Civil

Only 30 miles long, the island of Guam is an unincorporated territory of the United States that is honeycombed with roads and bridges. Home to several U.S. military bases established after the Japanese occupation of the island during World War II ended, the 214-square-mile island is undergoing a massive upgrade of its road and bridge infrastructure to meet the needs of its growing population and an increased military presence.

If a growing community is like a growing plant, an inadequate highway system can be like a kink in a garden hose. If local roads aren’t capable of handling the increased traffic flow of a growing city, valuable resources are prevented from reaching where they are needed, and the town can wither and die. That’s what makes projects like the Dixie Drive Interchange in St. George, Utah, so important.

The busy U.S. 95 Northwest Corridor in Las Vegas is undergoing a major five-phase improvement to increase safety and decrease congestion. The Nevada Department of Transportation (NDOT) awarded Capriati Construction Corp. the $69 million first phase, which includes extensive work that only an experienced firm can handle.

As a 100 percent employee owned company, it doesn’t hurt that Western Water Constructors is a family run firm. In fact, Project Manager Eli McGarva says, the family leadership has nurtured friendly connections through its team that help make the work go much easier.

Mercator Minerals Ltd. is not in the construction industry, but it’s not necessarily immune to its effects, either. On the other hand, it hasn’t let the construction slowdown put a damper on its plans. It purchased Mineral Park Mine near Kingman, Ariz., in 2003, intent on constructing a 50,000-tons-per-day facility at the copper, molybdenum (moly) and silver mine. The two-phase project kicked off in 2007 and, after a temporary hold, it is now in its second phase to bring the plant into its full capacity by June 2011.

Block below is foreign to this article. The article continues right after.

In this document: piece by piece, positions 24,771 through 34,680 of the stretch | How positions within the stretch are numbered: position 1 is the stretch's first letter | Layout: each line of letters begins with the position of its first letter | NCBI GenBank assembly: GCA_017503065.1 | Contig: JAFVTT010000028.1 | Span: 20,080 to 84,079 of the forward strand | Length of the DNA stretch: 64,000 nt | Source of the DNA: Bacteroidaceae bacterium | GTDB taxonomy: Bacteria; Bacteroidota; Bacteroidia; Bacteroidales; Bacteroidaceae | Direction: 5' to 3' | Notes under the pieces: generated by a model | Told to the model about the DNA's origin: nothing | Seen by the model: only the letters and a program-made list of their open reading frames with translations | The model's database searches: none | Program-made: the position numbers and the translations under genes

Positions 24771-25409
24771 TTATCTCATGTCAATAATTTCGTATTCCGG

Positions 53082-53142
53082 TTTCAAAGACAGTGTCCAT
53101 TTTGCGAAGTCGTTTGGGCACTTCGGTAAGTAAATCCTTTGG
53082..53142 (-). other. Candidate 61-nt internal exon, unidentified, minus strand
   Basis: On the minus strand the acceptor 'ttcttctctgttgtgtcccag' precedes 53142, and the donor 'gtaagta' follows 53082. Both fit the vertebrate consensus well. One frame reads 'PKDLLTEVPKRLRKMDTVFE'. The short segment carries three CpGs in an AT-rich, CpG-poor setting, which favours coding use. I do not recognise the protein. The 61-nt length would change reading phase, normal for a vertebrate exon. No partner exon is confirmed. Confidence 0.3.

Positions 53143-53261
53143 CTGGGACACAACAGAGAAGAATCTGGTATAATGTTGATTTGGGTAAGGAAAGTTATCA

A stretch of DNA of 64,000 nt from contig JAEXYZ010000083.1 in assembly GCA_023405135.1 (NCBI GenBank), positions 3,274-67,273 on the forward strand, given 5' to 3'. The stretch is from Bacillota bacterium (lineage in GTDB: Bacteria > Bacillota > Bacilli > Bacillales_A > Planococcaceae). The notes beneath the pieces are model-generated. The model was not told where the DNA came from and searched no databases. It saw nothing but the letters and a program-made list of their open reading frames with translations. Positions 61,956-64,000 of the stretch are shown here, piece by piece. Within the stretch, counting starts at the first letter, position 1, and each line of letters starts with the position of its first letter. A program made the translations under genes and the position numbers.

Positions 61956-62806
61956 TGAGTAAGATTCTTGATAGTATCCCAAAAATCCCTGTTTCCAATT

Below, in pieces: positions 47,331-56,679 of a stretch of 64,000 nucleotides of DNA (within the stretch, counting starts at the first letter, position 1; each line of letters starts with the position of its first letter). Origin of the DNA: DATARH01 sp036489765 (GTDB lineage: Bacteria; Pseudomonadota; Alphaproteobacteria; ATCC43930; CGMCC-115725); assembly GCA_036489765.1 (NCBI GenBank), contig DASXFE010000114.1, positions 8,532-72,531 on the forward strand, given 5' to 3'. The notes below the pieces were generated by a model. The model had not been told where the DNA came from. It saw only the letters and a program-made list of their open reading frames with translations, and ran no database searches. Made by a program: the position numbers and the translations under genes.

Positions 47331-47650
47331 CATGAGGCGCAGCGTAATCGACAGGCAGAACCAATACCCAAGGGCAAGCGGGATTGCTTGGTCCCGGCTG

When working on far-flung highway grading and site preparation projects, not having to start and end each day at the office or yard is a real benefit for employees and the company. Internet connections through cell phone towers, laptop computers for employees and special software platforms enable McCoy Grading Inc. to monitor its jobs as if its managers were onsite.

One of the things railroads have in common with skiing is that diamonds represent difficulty, whether you’re talking about a diamond-rated slope or a diamond crossing of two tracks. That’s why Ontario’s interregional public transit system, GO Transit and engineering firms McCormick Rankin Corp. (MRC) – a member of the MMM Group – and Delcan Corporation have come together to untangle a diamond crossing at the busiest railroad crossing in Canada.

Few things are as valuable in the construction business as relationships. Take, for example, the relationship between Utah’s Jacobsen Construction and medical device manufacturer Merit Medical. Project Executive Doug Hronek says the company’s current project – expanding Merit Medical’s production facility in New Jordan, Utah – wouldn’t be on Jacobsen’s docket without the previous work it had done for Merit.

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